The general election typically causes unrest for property investors who have assets in the UK.
Data from previous election years indicates that many wait until the outcome is announced before buying into the property market. In 2010, there was a 23% rise in house sales in the three months after the result compared to the three previous months.1
It has been claimed that any doubts surrounding investments at this time are unnecessary. However, if you are looking to be completely confident in your investment, student property is the one asset that guarantees security.
Why is student property so safe?
Why Student Property Investments will Survive the General Election
Student accommodation is completely separate from residential and commercial property, meaning that it is not always affected by the economy or housing market. During the economic crisis, student property was the only asset to record growth for every year of the recession.
Student property is the UK’s best performing asset class, with £3.3 billion being invested into this sector in the first quarter (Q1) of 2015 alone.1
Furthermore, demand for purpose built student accommodation (PBSA) has never been higher. Despite tuition fees increasing to £9,000 per year in 2012, university enrolment is at record levels, with 659,030 applications at the beginning of this academic year. Over 5m overseas students also study in the UK.1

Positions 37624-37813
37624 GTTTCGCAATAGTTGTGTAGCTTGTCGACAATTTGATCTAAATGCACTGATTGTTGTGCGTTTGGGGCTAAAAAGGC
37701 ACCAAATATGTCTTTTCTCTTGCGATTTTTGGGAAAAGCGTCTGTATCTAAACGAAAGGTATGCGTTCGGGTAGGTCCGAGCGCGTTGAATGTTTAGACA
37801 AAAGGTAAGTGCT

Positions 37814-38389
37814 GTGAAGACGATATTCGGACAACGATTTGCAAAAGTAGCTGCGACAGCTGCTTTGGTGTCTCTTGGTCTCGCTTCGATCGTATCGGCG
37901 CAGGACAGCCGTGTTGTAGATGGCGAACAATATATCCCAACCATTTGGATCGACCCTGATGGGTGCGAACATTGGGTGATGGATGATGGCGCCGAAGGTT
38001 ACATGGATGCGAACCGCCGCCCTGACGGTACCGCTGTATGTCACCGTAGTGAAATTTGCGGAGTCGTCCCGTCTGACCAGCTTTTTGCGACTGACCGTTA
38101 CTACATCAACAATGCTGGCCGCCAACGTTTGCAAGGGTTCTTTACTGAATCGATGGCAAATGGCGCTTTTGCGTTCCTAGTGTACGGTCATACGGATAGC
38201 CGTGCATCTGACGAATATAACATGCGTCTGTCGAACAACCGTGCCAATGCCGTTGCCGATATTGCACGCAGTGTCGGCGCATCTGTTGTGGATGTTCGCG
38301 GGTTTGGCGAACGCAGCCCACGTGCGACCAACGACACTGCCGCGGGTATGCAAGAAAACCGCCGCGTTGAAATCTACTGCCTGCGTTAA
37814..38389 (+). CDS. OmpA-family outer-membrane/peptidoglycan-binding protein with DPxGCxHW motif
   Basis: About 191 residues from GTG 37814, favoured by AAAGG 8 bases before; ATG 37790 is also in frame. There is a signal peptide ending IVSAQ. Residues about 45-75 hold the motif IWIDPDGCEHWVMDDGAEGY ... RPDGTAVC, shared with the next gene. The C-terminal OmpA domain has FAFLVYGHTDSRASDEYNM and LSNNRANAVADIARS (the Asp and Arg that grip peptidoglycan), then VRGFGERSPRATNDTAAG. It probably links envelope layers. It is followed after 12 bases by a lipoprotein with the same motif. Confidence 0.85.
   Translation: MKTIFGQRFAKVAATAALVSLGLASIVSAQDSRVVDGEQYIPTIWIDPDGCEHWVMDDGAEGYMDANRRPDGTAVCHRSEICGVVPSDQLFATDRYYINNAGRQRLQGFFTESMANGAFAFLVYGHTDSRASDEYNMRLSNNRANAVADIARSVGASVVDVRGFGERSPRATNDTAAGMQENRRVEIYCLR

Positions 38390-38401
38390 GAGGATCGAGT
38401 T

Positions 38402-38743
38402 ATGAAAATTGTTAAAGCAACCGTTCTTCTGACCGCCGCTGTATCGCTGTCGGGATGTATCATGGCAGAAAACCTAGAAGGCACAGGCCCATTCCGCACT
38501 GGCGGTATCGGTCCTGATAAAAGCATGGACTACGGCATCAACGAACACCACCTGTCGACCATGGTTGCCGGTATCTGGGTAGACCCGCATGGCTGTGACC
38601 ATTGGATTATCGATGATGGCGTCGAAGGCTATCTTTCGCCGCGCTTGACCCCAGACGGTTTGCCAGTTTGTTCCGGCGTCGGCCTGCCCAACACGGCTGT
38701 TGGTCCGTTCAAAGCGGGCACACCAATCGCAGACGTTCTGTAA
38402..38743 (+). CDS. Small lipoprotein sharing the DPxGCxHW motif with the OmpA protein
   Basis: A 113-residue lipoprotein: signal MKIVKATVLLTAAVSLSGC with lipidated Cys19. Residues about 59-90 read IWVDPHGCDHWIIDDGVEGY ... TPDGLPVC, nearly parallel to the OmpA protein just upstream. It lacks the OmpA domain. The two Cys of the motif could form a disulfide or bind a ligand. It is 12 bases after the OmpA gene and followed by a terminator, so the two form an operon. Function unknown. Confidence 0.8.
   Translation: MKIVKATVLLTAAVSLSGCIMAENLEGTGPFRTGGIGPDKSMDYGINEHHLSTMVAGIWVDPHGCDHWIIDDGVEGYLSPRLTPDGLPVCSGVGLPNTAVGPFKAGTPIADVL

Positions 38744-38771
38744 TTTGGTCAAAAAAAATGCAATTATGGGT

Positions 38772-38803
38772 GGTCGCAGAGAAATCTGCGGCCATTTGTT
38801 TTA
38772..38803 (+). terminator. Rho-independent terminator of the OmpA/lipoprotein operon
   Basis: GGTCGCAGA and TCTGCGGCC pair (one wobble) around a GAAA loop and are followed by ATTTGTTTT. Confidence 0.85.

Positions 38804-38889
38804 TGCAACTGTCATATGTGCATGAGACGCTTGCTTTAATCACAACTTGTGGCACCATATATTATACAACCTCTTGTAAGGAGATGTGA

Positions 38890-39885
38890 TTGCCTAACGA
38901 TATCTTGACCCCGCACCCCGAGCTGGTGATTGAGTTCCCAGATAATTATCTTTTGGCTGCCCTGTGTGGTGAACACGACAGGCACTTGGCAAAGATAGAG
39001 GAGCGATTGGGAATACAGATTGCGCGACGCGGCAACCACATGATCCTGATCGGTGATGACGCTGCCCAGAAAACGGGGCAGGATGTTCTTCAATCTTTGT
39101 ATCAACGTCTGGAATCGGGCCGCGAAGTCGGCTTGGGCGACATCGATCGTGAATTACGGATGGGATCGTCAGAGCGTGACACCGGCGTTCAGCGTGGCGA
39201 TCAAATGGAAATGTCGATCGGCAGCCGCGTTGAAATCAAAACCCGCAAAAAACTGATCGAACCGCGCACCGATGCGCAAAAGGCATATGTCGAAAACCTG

International students are known to prefer high-quality PBSA, however, there is a huge undersupply of this type of housing. Most students have to live in the private rental sector, which is not always suitable for them.
Average rents have risen by 3% annually, as students will pay more for PBSA if it is available.1
Universities will be able to remove the limit to enrolment numbers from September 2015, meaning that demand for this type of property will only increase.
When tuition fees increased after the 2010 general election, it was expected that application figures would decline. However, they are at record highs.
This year, three of the main political parties have pledged changes to tuition fees:
- Labour want to reduce fees to £6,000 per year.
- The Green Party would get rid of fees completely.
- UKIP would scrap fees for those studying science, technology, engineering, mathematics and medicine.
Although students could see more changes to their tuition fees, the demand for student accommodation looks set to remain high.